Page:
Retention of wooded ecosystems and plant and lichen diversity on a First Nations Reserve compared to three other land uses in the Central Boreal Mixed-wood of northeast Alberta, Canada

  • Author / Creator
    Young, Natasha D
  • This thesis represents the first inquiry into the retention of wooded ecosystems and plant and lichen diversity in a First Nation compared to three other land use units within the boreal mixed-wood of Canada. Forest retention was highest in the Provincial Park, followed by the Métis Settlement and the First Nations Reserve, as compared to the surrounding agro-environment. The Park stands were mostly coniferous yet stands in all other land use units were predominantly deciduous. The First Nation was primarily unforested. The Park site housed two distinct forest types, accounting for the highest floral diversity levels. Next to the Park, fragmentation metrics in the Settlement were most favourable to the protection of regional diversity and the First Nation plots contributed the most rare species. We conclude that forest stands in the two aboriginal land use units offer valuable contributions to the flora of the region.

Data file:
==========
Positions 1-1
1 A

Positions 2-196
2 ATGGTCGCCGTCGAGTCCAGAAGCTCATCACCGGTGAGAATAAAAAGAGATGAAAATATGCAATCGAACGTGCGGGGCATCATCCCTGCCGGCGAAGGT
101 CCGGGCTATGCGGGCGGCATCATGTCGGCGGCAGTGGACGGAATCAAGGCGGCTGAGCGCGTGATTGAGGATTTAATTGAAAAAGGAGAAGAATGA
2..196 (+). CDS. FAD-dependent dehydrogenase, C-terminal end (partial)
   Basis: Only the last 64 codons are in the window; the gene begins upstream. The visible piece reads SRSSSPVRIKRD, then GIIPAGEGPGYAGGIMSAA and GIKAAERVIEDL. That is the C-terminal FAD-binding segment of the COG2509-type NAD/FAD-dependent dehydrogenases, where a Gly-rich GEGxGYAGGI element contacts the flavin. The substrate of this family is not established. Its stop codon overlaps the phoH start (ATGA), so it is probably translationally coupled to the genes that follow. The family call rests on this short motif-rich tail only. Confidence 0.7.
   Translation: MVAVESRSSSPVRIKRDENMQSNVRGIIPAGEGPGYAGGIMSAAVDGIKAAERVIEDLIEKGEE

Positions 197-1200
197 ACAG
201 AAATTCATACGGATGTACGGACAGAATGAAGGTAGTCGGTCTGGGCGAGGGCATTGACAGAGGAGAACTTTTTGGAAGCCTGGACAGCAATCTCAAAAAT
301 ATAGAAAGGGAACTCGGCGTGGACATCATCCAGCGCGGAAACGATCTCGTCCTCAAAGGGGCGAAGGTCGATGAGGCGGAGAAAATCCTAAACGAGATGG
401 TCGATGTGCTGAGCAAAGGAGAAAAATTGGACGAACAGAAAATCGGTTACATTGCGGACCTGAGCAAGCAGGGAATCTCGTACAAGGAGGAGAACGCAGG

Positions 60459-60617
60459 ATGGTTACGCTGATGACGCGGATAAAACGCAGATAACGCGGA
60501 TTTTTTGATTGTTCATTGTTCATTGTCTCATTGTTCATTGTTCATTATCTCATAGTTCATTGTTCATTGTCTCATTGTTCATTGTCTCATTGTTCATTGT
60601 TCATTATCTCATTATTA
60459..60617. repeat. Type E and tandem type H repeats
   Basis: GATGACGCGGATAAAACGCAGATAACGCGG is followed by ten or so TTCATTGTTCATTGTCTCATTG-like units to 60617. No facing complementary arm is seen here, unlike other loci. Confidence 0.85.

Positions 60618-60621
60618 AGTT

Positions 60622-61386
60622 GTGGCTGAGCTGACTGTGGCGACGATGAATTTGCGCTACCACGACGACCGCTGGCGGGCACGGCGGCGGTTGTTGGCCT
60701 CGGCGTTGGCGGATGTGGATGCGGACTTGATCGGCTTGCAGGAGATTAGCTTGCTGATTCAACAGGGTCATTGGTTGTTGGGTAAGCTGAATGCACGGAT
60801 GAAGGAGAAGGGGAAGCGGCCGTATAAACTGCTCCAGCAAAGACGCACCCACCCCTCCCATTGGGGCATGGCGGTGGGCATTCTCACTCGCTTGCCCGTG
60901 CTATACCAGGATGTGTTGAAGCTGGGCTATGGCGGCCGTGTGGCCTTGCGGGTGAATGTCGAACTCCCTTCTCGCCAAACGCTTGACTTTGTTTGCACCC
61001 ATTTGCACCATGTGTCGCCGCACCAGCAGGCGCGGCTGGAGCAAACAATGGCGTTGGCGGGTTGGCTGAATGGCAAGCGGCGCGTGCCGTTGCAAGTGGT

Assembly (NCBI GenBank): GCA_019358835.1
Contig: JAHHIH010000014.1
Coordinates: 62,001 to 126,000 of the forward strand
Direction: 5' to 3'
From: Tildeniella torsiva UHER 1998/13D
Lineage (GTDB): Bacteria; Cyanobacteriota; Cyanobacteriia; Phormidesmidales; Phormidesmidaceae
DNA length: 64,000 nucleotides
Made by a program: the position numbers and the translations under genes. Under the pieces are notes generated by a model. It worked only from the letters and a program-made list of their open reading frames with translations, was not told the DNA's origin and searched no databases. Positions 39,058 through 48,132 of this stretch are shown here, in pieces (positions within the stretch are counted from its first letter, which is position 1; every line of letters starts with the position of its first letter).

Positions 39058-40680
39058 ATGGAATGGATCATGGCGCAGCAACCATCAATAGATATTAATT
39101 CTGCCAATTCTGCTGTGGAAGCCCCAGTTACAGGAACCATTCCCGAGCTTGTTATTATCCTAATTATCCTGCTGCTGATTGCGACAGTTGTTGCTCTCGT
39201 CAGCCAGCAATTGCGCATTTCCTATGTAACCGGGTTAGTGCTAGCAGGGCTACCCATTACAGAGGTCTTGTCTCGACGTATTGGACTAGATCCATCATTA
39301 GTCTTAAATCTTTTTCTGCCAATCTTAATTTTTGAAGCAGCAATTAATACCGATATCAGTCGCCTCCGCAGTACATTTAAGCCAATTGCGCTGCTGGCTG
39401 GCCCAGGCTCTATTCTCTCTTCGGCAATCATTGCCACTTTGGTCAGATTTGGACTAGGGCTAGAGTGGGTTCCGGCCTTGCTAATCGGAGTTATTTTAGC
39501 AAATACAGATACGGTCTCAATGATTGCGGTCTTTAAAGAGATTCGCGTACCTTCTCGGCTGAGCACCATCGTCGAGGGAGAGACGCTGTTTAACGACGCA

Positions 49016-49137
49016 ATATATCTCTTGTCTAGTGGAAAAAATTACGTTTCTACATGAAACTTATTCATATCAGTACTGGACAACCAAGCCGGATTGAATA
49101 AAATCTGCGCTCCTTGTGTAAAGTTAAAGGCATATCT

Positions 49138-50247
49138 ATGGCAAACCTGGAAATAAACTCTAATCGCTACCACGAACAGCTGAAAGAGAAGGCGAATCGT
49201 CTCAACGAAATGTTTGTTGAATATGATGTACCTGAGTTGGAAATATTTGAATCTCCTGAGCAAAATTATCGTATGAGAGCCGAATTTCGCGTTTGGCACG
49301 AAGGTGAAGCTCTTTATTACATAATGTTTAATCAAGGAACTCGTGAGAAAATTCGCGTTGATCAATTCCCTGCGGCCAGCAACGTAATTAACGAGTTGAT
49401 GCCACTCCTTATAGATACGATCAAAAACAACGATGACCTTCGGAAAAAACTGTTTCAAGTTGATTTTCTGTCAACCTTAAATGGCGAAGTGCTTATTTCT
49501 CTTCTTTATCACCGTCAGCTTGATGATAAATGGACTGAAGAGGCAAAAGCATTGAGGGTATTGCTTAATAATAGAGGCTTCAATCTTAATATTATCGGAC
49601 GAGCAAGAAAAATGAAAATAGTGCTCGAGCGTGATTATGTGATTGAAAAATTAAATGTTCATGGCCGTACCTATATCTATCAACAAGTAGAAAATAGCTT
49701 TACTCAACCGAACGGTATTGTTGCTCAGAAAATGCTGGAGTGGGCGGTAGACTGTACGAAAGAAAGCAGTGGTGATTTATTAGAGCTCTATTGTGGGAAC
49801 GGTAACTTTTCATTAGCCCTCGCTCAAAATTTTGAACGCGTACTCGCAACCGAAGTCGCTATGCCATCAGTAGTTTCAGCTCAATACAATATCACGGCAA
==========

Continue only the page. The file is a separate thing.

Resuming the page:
• Subjects / Keywords
  • Graduation date
    Spring 2014
  • Type of Item
  • Degree
    Master of Arts
  • DOI
  • License
    This thesis is made available by the University of Alberta Libraries with permission of the copyright owner solely for non-commercial purposes. This thesis, or any portion thereof, may not otherwise be copied or reproduced without the written consent of the copyright owner, except to the extent permitted by Canadian copyright law.
  • Language
  • Institution
    University of Alberta
  • Degree level
  • Department
  • Specialization
    • Études canadiennes (Environnement)
  • Supervisor / co-supervisor and their department(s)
  • Examining committee members and their departments
    • Gamon, John (Earth and Atmospheric Sciences)
    • Kermoal, Nathalie (Campus St. Jean)
    • Gignac, L. Dennis (Campus St. Jean)